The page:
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|Title:||Trickle Irrigation; A Study of Moisture Distribution in the Soil Profile|
|Department / Program:||Agricultural Engineering|
|Degree Granting Institution:||University of Illinois at Urbana-Champaign|
|Abstract:||Irrigation in Illinois has increased fourfold in the last decade. Sprinkler irrigation accounts for most of the irrigation in Illinois. While originating in arid regions of the world, trickle irrigation is beginning to receive notice in the humid and sub-humid sections of the United States. Whether trickle irrigation is a good supplementary irrigation system in an area of variable precipitation, similar to central Illinois, has not been investigated. The irrigation water requirement of vegetable crops for maximum yield and the effect of discharge rate on the distribution of moisture in heavy soils under a trickle source were subjects of this investigation.
Tomatoes and bell peppers were trickle irrigated for two consecutive growing seasons in east-central Illinois. Results showed a considerable yield advantage for tomatoes using the highest level (1.0 Epan) of irrigation. However bell peppers responded better to a lower level of irrigation (0.5 Epan). Results are promising and indicate the feasibility of the use of trickle irrigation for the sub-humid Midwest area.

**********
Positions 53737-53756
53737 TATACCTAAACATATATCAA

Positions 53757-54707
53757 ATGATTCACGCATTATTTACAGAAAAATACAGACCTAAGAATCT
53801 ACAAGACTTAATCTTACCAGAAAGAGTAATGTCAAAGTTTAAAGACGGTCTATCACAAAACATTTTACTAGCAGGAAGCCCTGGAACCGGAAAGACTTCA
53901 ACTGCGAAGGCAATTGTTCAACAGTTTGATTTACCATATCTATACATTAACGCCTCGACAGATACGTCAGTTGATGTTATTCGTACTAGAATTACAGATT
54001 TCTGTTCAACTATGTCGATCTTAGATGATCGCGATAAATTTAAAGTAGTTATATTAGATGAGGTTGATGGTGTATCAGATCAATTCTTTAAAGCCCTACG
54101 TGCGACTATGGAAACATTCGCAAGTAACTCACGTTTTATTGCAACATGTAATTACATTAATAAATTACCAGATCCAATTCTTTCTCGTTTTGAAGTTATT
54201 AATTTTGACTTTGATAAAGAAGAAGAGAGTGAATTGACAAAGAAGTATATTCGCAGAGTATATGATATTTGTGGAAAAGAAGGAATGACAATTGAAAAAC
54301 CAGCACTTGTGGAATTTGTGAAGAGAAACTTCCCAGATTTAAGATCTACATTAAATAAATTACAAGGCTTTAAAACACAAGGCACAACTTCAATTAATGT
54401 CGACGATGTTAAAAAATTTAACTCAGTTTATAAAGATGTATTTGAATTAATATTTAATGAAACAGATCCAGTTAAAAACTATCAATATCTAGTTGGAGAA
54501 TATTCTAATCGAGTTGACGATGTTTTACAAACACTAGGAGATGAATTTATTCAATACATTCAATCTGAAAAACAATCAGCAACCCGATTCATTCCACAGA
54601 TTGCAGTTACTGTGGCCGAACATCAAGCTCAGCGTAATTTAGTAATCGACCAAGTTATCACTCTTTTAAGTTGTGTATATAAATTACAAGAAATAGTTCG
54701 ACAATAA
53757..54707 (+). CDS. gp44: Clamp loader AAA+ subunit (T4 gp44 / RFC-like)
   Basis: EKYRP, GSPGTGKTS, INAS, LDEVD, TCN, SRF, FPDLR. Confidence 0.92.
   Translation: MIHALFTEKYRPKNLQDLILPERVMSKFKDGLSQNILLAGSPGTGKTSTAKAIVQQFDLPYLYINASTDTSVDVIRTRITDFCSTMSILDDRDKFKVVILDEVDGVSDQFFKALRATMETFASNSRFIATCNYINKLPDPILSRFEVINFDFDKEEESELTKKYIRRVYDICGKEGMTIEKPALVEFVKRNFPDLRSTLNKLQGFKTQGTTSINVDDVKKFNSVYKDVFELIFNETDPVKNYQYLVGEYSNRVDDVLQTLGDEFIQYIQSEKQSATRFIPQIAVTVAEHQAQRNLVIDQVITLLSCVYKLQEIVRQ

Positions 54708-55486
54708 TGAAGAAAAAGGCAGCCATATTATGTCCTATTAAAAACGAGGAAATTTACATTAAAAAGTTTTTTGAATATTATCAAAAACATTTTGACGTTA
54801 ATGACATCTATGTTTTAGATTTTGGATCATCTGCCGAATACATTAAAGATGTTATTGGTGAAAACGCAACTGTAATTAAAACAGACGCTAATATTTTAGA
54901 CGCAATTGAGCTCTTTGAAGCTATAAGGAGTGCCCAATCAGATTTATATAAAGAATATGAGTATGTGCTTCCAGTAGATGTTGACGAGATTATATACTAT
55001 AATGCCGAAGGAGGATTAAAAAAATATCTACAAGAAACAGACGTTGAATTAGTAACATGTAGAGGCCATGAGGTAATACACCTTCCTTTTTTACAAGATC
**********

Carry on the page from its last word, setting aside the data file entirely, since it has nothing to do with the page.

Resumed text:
Laboratory studies indicated that increasing trickle discharge rate resulted in an increase in the vertical component and a decrease in the horizontal component of the wetted zone. The percentage of applied water lost below the root zone and the volume of the wetted soil were related to the discharge rate. A comparison was made between the laboratory results and those computed using a simulation model (Bresler, 1975). The agreement between the predicted and measured soil moisture distribution pattern was generally quite good. A better correlation was found for lower discharge rates than higher ones. However, in most cases, the differences between the model prediction and measured values were in the 0-5 percent range. Pulsed treatments wetted more volume of soil with the same amount of applied water, and the downward restriction of soil moisture under pulsed application resulted in less water loss below the root zone.
Based on both laboratory and field experiments, it was concluded that continuous discharge rates of greater than 4 liters/hour should not be recommended for trickle irrigation of crops grown on heavy soils similar to the experimental soil because of excessive water loss below the root zone and surface runoff problems.
Thesis (Ph.D.)--University of Illinois at Urbana-Champaign, 1982.
|Date Available in IDEALS:||2014-12-16|
This item appears in the following Collection(s)
Dissertations and Theses - Agricultural and Biological Engineering
Graduate Dissertations and Theses at Illinois
Graduate Theses and Dissertations at Illinois